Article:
Although in the prior art in the manufacture of accumulators or the manufacture of separators different surfactants including non-ionic surfactants were used or their use was proposed, the use of surfactants of formulae I to IV in lead accumulators with filled poly-olefin separators has not yet been described or recommended. The use of surfactants and in particular non-ionic surfactants has also not yet been proposed in connection with the formation of coloured, mostly dark and often adhesive deposits observed in the use of filled polyolefin separators. In view of the seriousness of the problem of the formation of this type of deposit, the so-called black or grey scum, and the vast multitude of used or proposed surfactants, this is extremely surprising and shows that the world of experts obviously saw no possibility of solving the black scum problem by the use of surfactants.
The effectiveness of the surfactants used according to the invention is shown in the following by the examples. To evaluate the effectiveness accumulator tests were carried out. The sample accumulator used consisted of cells each with five positive and four negative plates, antimony-content of 2.5% by weight, with a total capacity of 36 AH/cell. If not given otherwise, the negative plates were separated with separator pockets of filled polyolefins (total thickness 1.0 mm) and the electrolyte was sulphuric acid to an amount of 400 ml/cell. After carrying out the tests the cells were opened and the quantity and the condition of the dark deposit on the cell boxes, cell lids and stoppers was evaluated by several persons. The average values of these evaluations were then compared with each other.
Two accumulators as described above were each separated with four separator pockets. One of them was filled with 400 ml of sulphuric acid of a density of 1.16 g/cm3 and the other was filled with 400 ml of a solution of 0.5 g of coconut fatty acid monoethanol amidoxethylate (cloud point approximately 30° C., 1% in a 5% by weight of a NaCl solution) in 1 l of sulphuric acid of a density of 1.16 cm3. Each accumulator was subjected to the same electrical test. Finally the opened accumulators were judged. In the accumulator with the treated sulphuric acid the quantity of coloured deposits amounted to approximately 75% of the deposit in the accumulator with the untreated sulphuric acid.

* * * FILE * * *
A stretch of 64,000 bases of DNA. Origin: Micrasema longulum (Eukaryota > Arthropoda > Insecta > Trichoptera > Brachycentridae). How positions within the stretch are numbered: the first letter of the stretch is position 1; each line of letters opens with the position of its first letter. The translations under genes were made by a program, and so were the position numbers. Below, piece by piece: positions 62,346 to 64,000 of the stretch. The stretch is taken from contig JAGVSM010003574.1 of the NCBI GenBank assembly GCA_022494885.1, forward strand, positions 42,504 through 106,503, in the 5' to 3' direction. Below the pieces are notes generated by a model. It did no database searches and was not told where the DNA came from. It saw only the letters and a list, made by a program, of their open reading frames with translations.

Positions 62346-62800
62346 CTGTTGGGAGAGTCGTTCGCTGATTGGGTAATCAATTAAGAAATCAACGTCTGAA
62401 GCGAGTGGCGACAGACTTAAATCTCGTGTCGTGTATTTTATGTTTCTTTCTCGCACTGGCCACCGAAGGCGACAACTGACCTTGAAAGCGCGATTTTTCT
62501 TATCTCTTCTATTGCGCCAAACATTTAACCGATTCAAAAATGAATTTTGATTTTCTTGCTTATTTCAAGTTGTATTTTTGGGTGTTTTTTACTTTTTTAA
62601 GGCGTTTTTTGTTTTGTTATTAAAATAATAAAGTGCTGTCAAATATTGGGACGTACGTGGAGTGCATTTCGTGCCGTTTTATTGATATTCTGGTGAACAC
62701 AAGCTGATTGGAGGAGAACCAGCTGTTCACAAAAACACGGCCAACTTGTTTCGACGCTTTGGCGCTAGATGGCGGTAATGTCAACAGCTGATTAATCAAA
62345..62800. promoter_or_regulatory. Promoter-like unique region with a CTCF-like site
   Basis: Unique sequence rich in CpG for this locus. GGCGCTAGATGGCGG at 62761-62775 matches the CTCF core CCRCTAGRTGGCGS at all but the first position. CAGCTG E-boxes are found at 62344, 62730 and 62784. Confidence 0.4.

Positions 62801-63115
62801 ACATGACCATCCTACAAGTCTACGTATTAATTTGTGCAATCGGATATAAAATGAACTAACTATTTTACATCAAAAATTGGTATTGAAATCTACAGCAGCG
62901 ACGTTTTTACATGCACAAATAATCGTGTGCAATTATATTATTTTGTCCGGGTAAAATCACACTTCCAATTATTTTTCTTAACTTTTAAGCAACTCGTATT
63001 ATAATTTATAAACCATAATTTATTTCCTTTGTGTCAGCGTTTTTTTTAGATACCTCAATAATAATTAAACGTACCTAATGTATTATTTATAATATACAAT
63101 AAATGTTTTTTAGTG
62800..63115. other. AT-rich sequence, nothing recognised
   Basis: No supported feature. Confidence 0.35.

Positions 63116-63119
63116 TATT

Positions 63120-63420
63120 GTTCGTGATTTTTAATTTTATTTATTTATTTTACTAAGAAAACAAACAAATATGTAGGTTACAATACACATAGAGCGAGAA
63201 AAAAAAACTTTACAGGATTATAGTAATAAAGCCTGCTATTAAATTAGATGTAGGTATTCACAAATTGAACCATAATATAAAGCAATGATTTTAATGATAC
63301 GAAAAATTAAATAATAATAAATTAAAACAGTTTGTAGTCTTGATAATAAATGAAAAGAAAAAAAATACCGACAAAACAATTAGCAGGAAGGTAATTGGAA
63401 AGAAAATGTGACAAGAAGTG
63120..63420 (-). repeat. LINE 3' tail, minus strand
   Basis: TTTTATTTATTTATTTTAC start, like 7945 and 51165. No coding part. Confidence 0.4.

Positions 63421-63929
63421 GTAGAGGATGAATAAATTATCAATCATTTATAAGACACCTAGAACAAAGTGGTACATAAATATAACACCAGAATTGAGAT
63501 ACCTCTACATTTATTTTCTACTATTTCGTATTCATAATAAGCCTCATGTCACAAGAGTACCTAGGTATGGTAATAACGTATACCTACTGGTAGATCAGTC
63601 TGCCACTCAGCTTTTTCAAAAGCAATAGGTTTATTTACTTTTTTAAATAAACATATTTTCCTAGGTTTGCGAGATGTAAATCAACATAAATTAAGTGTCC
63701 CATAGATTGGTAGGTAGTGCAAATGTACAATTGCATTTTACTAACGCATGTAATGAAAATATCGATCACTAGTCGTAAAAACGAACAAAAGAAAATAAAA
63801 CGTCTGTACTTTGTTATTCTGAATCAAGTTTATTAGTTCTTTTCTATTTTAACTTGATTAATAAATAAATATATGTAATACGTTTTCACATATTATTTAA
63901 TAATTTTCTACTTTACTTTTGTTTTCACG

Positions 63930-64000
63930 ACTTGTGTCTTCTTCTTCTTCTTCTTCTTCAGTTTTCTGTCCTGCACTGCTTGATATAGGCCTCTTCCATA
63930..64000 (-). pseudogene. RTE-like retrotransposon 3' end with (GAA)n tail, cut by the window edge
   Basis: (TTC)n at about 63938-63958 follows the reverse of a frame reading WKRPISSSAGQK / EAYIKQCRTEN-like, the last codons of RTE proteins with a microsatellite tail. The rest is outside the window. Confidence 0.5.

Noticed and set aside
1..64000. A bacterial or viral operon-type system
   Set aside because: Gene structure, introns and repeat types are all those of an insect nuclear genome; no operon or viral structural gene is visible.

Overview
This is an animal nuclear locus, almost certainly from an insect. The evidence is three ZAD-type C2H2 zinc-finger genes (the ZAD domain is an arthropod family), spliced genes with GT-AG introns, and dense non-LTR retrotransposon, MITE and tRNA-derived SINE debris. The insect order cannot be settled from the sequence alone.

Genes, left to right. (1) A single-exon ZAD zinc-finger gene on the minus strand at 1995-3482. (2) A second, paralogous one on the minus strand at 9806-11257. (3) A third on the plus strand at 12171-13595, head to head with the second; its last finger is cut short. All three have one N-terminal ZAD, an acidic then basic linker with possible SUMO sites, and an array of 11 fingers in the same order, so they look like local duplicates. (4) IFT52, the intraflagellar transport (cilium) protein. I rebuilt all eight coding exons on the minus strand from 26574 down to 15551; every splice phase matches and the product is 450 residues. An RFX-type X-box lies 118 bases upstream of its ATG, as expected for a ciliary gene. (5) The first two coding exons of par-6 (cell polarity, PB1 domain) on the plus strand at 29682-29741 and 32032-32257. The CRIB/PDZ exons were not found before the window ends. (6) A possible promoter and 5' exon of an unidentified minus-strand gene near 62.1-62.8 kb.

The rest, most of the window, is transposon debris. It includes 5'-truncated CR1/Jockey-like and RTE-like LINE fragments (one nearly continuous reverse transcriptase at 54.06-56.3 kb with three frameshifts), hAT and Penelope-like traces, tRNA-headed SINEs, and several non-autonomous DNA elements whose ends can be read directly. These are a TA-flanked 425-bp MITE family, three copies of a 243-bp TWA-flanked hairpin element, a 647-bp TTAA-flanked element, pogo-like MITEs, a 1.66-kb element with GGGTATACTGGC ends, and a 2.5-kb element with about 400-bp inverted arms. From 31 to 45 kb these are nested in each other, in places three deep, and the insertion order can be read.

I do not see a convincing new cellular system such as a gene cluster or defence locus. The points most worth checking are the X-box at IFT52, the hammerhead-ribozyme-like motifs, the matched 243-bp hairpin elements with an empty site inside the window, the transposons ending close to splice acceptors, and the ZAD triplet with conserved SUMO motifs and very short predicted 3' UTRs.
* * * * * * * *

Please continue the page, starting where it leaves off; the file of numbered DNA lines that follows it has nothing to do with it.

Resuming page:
A mixture of 61% by weight of a naphthene process oil (plasticizer), 24% by weight of SiO2 (particle size 15 μm), 12% by weight of polyethylene, 1% by weight of carbon black and 2.0% by weight of coconut fatty acid monoethanol amidoxethylate (cloud point approximately 30° C., 1% in 5% by weight of NaCl solution) was prepared, in which all the substances were mixed in a mixer for 10 minutes to obtain a powder-like material and finally plasticized in a Brabender Plastograph at 210° C. Separator sheets 0.25 mm thick were pressed from the hot plastic mass with a heated press, which were then extracted with an organic solvent to a residual oil content of 12%. One accumulator had 8 such separator sheets. A second accumulator had 8 separator sheets which were manufactured in the same way from 62.2% by weight of oil, 24.5% by weight of SiO2, 12.2% by weight of polyethylene and 1.1% by weight of carbon black. Each accumulator was filled with 400 ml of sulphuric acid to a density of 1.16 g/cm3 and each was subjected to the same electrical test. Finally the accumulators were opened and the quantity of dark deposit was judged. In the accumulator, of which the separators contained the incorporated surfactant, the quantity of coloured deposit only amounted to approximately 75% of the deposit in the accumulator with the conventional separators.